SENSORY DEPRIVATION                                                           

STRIP SEARCHES                                                                        

SHAKEDOWN – CELL SEARCH                                                          

OTHER CONDITIONS OT CTF AND CDF                                   

EXHIBIT LIST                                                                                   



Walter Anderson was indicted for charges related to tax fraud and taken into custody on February 26th, 2005 upon his return from an international trip.   

The first 3 days prior to his arraignment he was held incommunicado in the DC Department of Corrections “Central Cell Block” in downtown Washington DC.  He was held without access to food, water or a shower.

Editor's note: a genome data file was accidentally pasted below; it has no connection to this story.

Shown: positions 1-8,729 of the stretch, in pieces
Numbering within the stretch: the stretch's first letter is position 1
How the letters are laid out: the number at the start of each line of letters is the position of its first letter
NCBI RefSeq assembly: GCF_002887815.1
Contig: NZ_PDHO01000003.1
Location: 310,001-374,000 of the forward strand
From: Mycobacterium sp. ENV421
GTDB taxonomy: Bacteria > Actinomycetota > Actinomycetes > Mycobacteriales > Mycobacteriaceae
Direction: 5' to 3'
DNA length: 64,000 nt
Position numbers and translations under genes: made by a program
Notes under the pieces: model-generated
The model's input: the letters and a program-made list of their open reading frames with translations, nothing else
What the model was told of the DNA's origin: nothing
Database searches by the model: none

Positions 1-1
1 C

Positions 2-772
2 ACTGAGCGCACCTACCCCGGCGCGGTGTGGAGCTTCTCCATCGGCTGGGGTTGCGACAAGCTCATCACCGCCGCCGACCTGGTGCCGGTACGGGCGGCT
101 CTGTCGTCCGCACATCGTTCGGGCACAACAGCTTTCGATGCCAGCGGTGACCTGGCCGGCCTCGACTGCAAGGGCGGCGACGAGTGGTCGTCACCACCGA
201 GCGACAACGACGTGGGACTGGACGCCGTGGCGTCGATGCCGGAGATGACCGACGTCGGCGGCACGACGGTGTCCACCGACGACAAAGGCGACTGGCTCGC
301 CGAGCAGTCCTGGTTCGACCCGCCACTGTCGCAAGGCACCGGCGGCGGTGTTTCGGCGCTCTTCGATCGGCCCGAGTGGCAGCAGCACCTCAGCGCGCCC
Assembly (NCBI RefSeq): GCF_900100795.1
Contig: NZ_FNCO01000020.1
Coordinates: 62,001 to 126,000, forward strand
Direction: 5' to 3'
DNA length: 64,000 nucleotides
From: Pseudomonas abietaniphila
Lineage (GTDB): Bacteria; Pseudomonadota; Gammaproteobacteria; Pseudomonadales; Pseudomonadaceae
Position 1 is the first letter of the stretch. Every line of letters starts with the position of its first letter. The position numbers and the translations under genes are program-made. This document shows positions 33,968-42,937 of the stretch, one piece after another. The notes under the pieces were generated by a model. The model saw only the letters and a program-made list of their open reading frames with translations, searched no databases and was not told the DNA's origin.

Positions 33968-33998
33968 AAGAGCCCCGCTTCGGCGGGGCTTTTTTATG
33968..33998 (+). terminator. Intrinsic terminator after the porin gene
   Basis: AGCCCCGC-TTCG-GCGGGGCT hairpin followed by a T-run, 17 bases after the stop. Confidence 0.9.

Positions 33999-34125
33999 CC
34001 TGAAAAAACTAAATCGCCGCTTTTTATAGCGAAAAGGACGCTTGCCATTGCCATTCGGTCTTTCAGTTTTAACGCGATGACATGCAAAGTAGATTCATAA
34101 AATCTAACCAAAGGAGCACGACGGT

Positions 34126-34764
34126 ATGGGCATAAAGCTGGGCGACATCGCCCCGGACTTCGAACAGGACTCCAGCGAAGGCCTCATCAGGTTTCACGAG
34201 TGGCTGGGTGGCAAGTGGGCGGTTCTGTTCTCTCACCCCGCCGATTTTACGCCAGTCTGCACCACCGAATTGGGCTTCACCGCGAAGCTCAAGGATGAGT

After his arraignment rather than being released, prior to his trial, per a prior agreement negotiated by his legal counsel with the prosecutors, Mr. Anderson was held and sent into the custody of the Washington DC Corrections Department.  This department has had serious and well publicized problems for over 25 years and has never been able to meet minimal standards or comply with numerous court order to correct multiple deficiencies. 

The Washington DC Corrections facilities  where Mr. Anderson has been held for almost 2 years are not designed for long term incarceration.  Long term inmates are normally sent to other appropriate facilities.  At the facilities where Mr. Anderson was held, all inmates, even those who are awaiting trial and  have not been found guilty are treated the same.